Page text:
Many managers rely too heavily on metrics to make decisions for them. Metrics don't make decisions—they provide guidance. Learn how to use metrics to inform your next decision.
- In some cases, our metric is a rating or a grade.…On a scale of one to five,…rate the service you received during dinner.…On a scale of 1 to 100, rate the person…you interviewed this morning.…Which letter grade, A to F, does this paper deserve?…How do we come up with these scales?…How many graduation's levels do we need…to have when measuring?…Does it really matter?…Believe it or not, it really can matter.…Let's go back to a metric we're probably all familiar with,…getting grades in school.…
Traditionally, schools provide grades from an A to F scale.…"A" being the highest grade and "F" being the lowest grade.…Let's begin with that as our starting point.…Suppose we give grades A through F…and this is the distribution of our grades for a class.…25% of the class got A's.…40%, B's.…25% got a C.…7% got a D.…
And 3% got an F.…What do we notice?…We really only have three highly populated grades.…And the other two grades wouldn't be considered…to be satisfactory.…An F is really bad.…But would you consider a D student as significantly better?…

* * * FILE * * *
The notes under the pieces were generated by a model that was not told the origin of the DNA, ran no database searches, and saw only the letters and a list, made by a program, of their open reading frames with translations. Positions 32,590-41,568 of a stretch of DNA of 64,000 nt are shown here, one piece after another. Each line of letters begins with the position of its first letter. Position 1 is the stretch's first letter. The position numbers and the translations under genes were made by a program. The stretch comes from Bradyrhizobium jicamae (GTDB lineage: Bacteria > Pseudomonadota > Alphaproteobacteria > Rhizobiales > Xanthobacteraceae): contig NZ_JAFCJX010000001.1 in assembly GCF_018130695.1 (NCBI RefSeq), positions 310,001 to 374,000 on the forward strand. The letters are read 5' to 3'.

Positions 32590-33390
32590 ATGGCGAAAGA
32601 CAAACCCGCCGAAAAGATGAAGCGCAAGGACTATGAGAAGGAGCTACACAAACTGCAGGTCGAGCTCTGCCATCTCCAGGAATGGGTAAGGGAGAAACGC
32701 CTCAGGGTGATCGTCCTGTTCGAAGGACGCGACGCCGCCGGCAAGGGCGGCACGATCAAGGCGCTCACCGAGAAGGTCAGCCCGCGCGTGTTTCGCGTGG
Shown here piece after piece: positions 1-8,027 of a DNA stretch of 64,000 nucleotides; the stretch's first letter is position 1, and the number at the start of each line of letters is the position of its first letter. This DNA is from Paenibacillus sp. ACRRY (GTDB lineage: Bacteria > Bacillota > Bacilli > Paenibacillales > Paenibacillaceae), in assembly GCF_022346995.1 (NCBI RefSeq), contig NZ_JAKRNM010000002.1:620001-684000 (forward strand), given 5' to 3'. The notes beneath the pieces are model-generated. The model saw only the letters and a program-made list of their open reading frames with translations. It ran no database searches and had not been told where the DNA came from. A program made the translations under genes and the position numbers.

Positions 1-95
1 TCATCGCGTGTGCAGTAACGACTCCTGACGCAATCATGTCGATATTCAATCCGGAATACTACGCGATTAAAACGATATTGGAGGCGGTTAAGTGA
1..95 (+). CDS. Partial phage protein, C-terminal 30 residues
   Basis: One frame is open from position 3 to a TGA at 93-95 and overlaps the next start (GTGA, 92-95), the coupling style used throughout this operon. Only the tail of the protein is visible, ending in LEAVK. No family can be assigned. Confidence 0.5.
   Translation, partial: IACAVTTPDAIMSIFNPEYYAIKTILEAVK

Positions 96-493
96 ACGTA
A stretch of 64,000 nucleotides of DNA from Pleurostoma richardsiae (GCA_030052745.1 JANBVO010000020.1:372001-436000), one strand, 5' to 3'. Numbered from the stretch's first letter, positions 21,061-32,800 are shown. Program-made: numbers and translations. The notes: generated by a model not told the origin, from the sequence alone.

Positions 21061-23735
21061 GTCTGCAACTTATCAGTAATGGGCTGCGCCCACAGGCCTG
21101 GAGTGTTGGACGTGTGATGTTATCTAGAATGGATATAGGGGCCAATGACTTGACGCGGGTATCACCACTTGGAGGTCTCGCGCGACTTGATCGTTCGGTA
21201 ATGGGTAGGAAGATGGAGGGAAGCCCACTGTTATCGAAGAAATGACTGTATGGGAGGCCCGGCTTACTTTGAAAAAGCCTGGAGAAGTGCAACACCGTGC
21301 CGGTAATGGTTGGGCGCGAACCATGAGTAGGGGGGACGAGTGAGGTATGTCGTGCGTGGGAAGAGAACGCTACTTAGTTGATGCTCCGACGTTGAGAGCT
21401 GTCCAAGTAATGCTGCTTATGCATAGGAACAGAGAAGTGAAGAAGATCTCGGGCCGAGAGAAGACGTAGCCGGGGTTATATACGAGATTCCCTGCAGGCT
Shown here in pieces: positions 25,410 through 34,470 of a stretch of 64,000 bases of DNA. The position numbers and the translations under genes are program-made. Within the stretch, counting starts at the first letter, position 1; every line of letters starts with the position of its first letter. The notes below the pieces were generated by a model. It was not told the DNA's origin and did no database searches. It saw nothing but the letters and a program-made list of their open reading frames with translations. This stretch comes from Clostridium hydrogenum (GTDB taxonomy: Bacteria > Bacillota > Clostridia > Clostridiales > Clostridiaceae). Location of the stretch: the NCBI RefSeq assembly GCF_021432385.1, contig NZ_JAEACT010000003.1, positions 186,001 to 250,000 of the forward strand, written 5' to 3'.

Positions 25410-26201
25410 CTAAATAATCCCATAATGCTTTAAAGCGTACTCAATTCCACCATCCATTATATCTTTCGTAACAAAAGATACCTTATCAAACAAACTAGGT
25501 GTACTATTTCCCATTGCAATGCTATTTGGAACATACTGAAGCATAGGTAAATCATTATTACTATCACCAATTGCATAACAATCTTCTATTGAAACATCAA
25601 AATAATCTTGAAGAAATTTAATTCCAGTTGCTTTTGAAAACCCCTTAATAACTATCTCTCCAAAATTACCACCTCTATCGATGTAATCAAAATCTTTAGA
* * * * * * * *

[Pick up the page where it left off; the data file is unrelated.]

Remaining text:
Lynda.com is a PMI Registered Education Provider. This course qualifies for professional development units (PDUs). To view the activity and PDU details for this course, click here.
The PMI Registered Education Provider logo is a registered mark of the Project Management Institute, Inc.
- Explain why metrics are necessary in business settings.
- Define KPIs.
- Identify the issue of attempting to reach 100% in a given metric.
- Summarize the limitations of metrics.
- Recall the three steps for making a metric understandable for employees.
- Describe the characteristics of an effective metric.
- Compare and contrast the costs and benefits of measuring too many versus too few metrics.